At lower frequencies, the segmented matching layer 20 of FIG. 3 may be obtained by silkscreening an electrically conductive paste onto a piezoelectric substrate, such as one made of PZT-4 or PZT-5H. Preferably, a metallic layer is applied to the piezoelectric substrate prior to the silkscreening process. Following the application of the conductive paste, a second metallization is formed. A preferred metallization is a nominal coating of chrome-gold. Injection molding is another alternative, but in the same manner as silkscreening, injection molding is limited to fabricating transducers to be operated at low frequencies.
A matching layer having a graded impedance that more closely matches the impedance of the piezoelectric transducer at one side and the impedance of the medium of interest at the opposite side may be formed. This can be accomplished by having a volume fraction of a high impedance material gradually decline with departure from the transducer and approach to the medium. For example, conical projections or pyramids can be formed.
Referring again to FIG. 2, the spaces between adjacent posts 22 may optionally be filled with a material such as epoxy. The epoxy fill does not affect the volume fraction of the matching material, but does add support for the posts.
Referring now to FIG. 4, a matching layer having a configuration of a distribution of elliptical posts 24 is shown. The elliptical posts are formed on a piezoelectric substrate 26, such as PZT. The matching material may be copper and a chrome-gold metallization is preferably included. The elliptical posts are asymmetrical in the basal plane of the piezoelectric substrate 26. While forming a matching layer of this type is problematic, such formations provide advantages to tailoring acoustic impedance and controlling the lateral modes of vibration.
Referring now to FIG. 5, another distribution for a high volume fraction matching layer is shown. The distribution of four-sided posts 28 on a piezoelectric substrate 30 is one in which the posts vary in pitch with distance from the center of the substrate. The distribution may be Gaussian in the direction parallel to the longer substrate sides and half cosine in the direction parallel to the shorter sides of the substrate. An advantage of the embodiment of FIG. 5 is that the spatial difference of impedance matching achieved by varying the volume fraction of the matching material allows a greater center intensity of acoustic waves launched from the piezoelectric substrate. However, some spatial resolution is sacrificed.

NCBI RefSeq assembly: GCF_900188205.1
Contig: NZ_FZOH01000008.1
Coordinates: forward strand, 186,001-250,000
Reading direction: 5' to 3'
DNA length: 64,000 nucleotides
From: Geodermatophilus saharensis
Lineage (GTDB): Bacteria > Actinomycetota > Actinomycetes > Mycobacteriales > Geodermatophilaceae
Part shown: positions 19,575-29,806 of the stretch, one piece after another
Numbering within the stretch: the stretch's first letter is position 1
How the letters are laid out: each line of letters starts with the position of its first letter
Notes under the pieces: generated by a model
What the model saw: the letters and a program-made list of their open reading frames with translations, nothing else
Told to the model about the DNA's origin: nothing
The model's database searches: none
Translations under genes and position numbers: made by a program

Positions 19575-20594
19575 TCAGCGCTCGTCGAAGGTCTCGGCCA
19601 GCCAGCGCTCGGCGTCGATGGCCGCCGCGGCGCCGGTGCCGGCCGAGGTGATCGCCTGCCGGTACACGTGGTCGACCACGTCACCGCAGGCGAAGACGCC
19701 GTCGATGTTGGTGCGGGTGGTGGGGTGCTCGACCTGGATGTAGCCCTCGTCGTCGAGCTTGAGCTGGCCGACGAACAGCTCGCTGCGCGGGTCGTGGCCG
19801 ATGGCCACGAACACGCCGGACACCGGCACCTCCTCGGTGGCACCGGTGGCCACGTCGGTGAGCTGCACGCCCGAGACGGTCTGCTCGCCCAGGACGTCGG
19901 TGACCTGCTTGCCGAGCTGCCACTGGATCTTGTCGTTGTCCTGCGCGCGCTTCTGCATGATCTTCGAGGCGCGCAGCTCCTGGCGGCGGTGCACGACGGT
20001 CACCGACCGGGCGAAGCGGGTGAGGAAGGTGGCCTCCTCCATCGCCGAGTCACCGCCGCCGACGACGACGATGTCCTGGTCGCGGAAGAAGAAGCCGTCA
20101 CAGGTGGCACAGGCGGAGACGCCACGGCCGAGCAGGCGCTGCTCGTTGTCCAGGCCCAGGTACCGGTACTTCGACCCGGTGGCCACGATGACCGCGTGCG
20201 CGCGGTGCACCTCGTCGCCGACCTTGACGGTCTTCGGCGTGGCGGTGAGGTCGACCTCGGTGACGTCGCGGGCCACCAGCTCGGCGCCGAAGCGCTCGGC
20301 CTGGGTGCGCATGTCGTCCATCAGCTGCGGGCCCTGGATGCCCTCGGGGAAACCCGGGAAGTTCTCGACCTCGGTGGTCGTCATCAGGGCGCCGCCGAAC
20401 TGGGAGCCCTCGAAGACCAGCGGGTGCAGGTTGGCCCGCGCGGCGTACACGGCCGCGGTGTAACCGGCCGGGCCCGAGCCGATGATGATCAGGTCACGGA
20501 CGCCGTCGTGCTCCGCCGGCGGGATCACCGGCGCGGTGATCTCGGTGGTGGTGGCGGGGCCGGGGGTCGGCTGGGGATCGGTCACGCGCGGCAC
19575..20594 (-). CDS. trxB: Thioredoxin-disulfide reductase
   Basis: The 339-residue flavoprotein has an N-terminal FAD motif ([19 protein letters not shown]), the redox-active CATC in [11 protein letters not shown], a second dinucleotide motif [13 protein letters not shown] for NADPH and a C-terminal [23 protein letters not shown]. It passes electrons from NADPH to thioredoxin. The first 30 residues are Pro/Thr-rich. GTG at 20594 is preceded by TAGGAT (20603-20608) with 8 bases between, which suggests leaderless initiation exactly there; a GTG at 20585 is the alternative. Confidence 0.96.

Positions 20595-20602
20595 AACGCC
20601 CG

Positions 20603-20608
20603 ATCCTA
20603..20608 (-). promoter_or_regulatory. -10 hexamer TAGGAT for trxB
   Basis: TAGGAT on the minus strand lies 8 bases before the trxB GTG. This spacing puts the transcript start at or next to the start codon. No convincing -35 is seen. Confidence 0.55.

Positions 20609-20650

FIG. 6 shows another embodiment. In this embodiment, the matching layer includes an array of circular segments 32 on a piezoelectric substrate 34. Preferably, the segments have a prescribed variation in the radial direction. The wave coupling is assumed to be maximal at a solid center segment 36 of the ultrasonic device. The coupling is then reduced with approach to an outer periphery.
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|U.S. Classification||29/25.35, 310/334, 427/100|
|International Classification||G10K11/02, H04R17/00|
|Cooperative Classification||G10K11/02, Y10T29/42|
|May 23, 1994||AS||Assignment|
Owner name: HEWLETT-PACKARD COMPANY, CALIFORNIA
Free format text: ASSIGNMENT OF ASSIGNORS INTEREST;ASSIGNORS:DIAS, J. FLEMING;SEYED-BOLORFOROSH, MIR SAID;REEL/FRAME:006986/0974
Effective date: 19940404
|Nov 23, 1999||REMI||Maintenance fee reminder mailed|
|Apr 17, 2000||SULP||Surcharge for late payment|
|Apr 17, 2000||FPAY||Fee payment|
Year of fee payment: 4
|May 19, 2000||AS||Assignment|
Owner name: PHONE TEL COMMUNICATIONS, INC., TEXAS
Free format text: ASSIGNMENT OF ASSIGNORS INTEREST;ASSIGNOR:HEWLETT-PACKARD COMPANY;REEL/FRAME:010822/0904
Effective date: 20000428
|Nov 19, 2003||REMI||Maintenance fee reminder mailed|
|Nov 20, 2003||REMI||Maintenance fee reminder mailed|
|Apr 30, 2004||LAPS||Lapse for failure to pay maintenance fees|
|Jun 29, 2004||FP||Expired due to failure to pay maintenance fee|
Effective date: 20040430